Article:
Chapter 3 dives into more laws that have been passed due to computer perpatraitors. Such as The Ribicoff Bill was the first proposal for federal computer-crime legislation in the United States that would specifically prohibit the misuse of computers. The bill was referred to as Federal Computer Systems Protection Act of 1977. While this bill did not pass, it set the stage for future computer-related legislation, and it showed that at least some members of Congress were contemplating the dangers of computer crime as early as the 1970s.
The Computer Fraud and Abuse Act of 1986. This law is perhaps one of the most fundamental computer-crime laws, and merits careful study by anyone interested in the field of computer crime. The primary reason to consider this legislation as pivotal is that it was the first significant federal legislation designed to provide some protection againstcomputer-based crimes. Prior to this legislation, courts relied on common-law definitions and adaptations of legislation concerning traditional, non-computer crimes in order to prosecute computer crimes.
The Electronics Communications Privacy Act of 1986. This piece of legislation is a critical one in regard to computer crimes. One reason for this is because it was one of the earliest laws to specifically address computer crimes. Prior to this act there were few laws at state or federal levels that specifically addressed computer crime. The most obvious and notable exception is the Computer Fraud and Abuse Act of 1984. The fact that these two laws were enacted within a period of two years marks a turning point incomputer crime. Legislative bodies were beginning to take computer crime seriously and to address those crimes by passing relevant legislation.
The Communications Decency Act of 1996. This was the first legislative attempt to curtail Internet pornography. The Communications Decency Act was actually part of the Telecommunications Act of 1996, specifically title V. One of the main focuses of the act was to reduce children’s access to pornography. To quote from the act itself, any person who: knowingly (A) uses an interactive computer service to send to a specific person or persons under 18 years of age, or (B) uses any interactivecomputer service to display in a manner available to a person under 18 years of age, any comment, request, suggestion, proposal, image, or other communication that, in context, depicts or describes, in terms patently offensive as measured by contemporary community standards, sexual or excretory activities or organs.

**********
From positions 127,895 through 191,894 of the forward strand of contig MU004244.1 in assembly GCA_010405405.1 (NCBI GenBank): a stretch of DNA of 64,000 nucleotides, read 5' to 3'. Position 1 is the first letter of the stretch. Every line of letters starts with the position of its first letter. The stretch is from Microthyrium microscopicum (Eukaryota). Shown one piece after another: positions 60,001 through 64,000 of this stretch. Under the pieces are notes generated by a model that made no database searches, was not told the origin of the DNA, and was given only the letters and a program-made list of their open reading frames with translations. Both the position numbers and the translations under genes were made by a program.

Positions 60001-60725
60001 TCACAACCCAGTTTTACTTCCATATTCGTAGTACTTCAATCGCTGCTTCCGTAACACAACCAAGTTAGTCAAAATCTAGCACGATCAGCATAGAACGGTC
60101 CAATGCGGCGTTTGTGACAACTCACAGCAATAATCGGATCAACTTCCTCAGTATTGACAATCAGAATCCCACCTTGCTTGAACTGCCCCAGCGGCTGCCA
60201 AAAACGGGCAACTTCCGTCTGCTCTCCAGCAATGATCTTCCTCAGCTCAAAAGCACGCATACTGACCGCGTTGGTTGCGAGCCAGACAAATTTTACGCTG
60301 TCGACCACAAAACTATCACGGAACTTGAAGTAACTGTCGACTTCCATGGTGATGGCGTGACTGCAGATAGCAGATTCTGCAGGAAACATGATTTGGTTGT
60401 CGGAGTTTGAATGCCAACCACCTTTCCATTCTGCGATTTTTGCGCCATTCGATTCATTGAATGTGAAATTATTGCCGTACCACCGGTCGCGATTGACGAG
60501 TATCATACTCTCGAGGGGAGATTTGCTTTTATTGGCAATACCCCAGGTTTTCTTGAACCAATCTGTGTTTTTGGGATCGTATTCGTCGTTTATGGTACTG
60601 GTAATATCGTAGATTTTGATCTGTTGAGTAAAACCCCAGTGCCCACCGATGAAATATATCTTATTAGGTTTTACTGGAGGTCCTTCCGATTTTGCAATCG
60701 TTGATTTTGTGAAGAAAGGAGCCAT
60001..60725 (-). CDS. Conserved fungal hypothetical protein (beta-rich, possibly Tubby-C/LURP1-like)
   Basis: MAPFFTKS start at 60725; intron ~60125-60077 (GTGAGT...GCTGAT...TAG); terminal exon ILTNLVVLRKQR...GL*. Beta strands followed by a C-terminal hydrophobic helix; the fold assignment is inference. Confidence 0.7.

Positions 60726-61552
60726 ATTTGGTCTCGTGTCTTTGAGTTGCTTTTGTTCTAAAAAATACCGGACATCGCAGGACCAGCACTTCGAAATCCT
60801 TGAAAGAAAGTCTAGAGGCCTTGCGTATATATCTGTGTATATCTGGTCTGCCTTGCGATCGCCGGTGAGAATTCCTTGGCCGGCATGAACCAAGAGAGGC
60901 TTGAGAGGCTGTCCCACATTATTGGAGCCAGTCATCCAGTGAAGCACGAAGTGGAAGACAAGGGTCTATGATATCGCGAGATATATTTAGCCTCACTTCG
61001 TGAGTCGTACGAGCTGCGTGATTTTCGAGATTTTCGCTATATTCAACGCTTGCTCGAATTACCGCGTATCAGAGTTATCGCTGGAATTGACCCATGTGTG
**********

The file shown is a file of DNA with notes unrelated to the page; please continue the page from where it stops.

No Electonic Theft Act of 1997. What is commonly called the No Electronic Theft Act of 1997, known also as the NET Act, was House Resolution 2265 signed into law by President Clinton on December 16, 1997. The purpose of this law is to provide law enforcement and prosecutors with the tools to fight copyright violations on the Internet. Under this law, electronic copyright infringement can carry a maximum penalty of three years in prison and a $250,000 fine. This law made it a federal crime to reproduce, distribute, or share copies of electronic copyrighted works. This means not only software, but also music, videos, or electronic versions of printed material. Under this law, it is a crime to distribute such copyrighted material, even if the distributor does so without any financial gain.
There is a bunch more laws but this is the last one I will type about. Digital Millennium Copyright Act. This act, signed into law on October 28, 1998, frequently called the DMCA, focused primarily on methods for circumventing access control. Basically, this law made it illegal to attempt to circumvent copy-protection technologies. Manufacturers of CDs, DVDs, and other media frequently introduce technological measures that prevent unauthorized copying of the media in order to protect their copyrighted material.